. . so goes the old saying, or words to that effect!
J and I have always had a thing about trees and forests – we just love to wander through them admiring the natives of every ethnicity, eccentricity and tribal affinity. We’ve wandered the Bluebell Woods of England, the Cloud Forests of Venezuela and the beautiful mixed forests of Turkey’s Black Sea region. We love them all ! So it was that we found ourselves taking a back road over the Kozak Plateau on our way to visit the fabulous archaeological sites in and around the town of Bergama.
The Maya Tepesi (hill) rises from sea-level to around 1340mts and the plateau, in reality a great basin, lies at an average of around 500mts. The terrain is undulating granite and is covered by a vast forest of Pinus pinea or Umbrella/Stone/Fıstık (nut) Pines amounting to some 16000 hectares out of a total of 43000 hectares for the whole of Turkey. Kozak, which means cone in Turkish, is the largest single Stone Pine forest in the country. Within the area of the plateau there are eight village communities that derive their income primarily from the autumn harvesting of pine nuts.
Kozak Stone Pine Forest
Kozak women harvest pine nuts (http://heatheronhertravels.com)
Pine nuts were being gathered as a rich source of food long before Homo capitaliticus wandered onto the scene and started to screw things up. The harvesting is by hand and is very labour intensive, which accounts for the high price in the shops.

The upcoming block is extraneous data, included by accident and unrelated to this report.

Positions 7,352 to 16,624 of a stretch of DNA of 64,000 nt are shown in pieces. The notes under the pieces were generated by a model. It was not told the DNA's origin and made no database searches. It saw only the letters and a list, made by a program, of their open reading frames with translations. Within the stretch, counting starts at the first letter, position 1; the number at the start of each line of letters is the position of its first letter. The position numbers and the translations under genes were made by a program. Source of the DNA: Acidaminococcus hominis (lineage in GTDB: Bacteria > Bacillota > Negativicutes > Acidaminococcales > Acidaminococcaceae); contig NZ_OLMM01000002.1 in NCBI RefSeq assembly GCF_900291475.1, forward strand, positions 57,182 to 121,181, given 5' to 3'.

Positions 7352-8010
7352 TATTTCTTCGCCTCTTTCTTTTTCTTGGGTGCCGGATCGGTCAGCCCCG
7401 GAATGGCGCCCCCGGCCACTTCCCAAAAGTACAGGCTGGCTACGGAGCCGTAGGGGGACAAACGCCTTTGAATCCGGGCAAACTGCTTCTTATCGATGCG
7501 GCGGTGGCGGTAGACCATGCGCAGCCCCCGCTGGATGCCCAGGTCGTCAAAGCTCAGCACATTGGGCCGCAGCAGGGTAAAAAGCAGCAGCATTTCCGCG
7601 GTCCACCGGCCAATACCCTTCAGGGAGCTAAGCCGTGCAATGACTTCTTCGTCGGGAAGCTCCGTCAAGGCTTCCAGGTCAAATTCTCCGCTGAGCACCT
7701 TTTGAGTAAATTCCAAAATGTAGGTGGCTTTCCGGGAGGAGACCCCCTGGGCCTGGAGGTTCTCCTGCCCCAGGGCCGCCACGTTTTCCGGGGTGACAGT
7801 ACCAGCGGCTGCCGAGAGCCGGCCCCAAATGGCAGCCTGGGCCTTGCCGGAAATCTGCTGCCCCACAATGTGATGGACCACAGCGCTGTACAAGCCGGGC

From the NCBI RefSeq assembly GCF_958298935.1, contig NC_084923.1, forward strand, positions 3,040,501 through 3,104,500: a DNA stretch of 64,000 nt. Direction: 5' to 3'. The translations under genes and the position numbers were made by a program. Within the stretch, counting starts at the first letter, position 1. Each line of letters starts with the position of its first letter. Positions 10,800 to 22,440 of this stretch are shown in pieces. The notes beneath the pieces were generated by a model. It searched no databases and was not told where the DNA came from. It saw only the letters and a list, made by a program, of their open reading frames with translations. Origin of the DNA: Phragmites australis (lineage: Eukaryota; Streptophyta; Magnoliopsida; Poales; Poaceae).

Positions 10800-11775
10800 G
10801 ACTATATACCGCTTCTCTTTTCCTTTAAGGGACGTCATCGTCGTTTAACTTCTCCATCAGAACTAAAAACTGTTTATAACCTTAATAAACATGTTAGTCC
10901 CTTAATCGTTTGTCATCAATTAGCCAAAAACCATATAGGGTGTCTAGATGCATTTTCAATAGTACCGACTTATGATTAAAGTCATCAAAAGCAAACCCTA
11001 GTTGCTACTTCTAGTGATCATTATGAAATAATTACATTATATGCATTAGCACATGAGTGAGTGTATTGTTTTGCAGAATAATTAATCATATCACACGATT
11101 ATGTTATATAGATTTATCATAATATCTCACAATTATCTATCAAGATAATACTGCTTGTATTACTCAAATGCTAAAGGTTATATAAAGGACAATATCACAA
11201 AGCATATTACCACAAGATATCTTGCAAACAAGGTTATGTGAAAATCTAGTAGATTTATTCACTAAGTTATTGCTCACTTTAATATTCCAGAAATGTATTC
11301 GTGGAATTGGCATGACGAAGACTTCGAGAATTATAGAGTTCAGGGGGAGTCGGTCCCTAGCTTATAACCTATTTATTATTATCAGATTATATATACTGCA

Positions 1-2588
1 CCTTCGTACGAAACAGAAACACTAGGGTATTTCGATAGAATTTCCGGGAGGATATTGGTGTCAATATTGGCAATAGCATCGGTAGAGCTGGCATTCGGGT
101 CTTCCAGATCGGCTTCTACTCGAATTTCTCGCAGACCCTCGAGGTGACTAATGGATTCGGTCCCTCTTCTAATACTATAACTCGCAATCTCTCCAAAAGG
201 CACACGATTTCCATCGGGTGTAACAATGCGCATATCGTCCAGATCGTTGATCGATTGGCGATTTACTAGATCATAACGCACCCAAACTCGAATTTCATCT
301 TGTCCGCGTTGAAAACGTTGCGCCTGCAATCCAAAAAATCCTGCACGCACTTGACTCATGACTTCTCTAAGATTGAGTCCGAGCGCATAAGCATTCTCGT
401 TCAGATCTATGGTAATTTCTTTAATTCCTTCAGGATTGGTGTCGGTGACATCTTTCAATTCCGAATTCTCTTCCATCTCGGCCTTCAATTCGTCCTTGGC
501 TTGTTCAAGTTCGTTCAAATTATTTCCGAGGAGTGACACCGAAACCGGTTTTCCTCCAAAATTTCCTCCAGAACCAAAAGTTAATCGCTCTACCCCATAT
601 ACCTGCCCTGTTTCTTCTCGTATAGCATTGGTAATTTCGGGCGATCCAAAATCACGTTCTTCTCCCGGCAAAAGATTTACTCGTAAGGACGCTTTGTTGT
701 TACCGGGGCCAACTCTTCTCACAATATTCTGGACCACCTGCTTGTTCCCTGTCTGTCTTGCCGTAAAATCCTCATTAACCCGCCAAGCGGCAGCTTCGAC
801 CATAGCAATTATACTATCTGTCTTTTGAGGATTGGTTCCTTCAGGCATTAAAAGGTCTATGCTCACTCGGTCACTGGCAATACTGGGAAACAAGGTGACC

All this is well and good, but it is unlikely that you are ever going to ‘harvest’ your nuts other than from the kuruyemişçi (dry food merchant), so let’s move on. The contrast between the flat, low level plain covered by countless olive gardens as far as the eye can see and the higher elevations with its granite boulder strewn pine forests could not be greater. The views as you drive through or wander the forest paths are splendid – there is something about the shape of Stone Pines which creates a light and shadow effect that is almost unique and truly pleasing on the eye. Some of the elders (specimens) are so magnificent they just have to be hugged!
Lesvos from Kozak
You are drawn gently from ridge to ridge and valley to valley across countless ‘pin cushions’ that really are the proverbial ‘Forty Shades Of Green’. There are points where you can see for miles over the undulating forest with the occasional minaret breaking through the canopy or make out the Greek island of Lesvos to the West. Much of the forest is easily accessible for wandering, exploring and serious nature watching. J and I happened through at what is probably the worst time of the year for natural variety; one thing is for sure, we’ll be back in early 2013 when the rains have refreshed the land and Toprak Ana (Mother Earth) is, once again, decked out in her finest.
harvested pine cones drying in the autumn sun Kozak
Kozak pine nuts in the raw
. . and for those of you wondering what happened to the bluebell wood . .
Alan Fenn, Okçular Köyü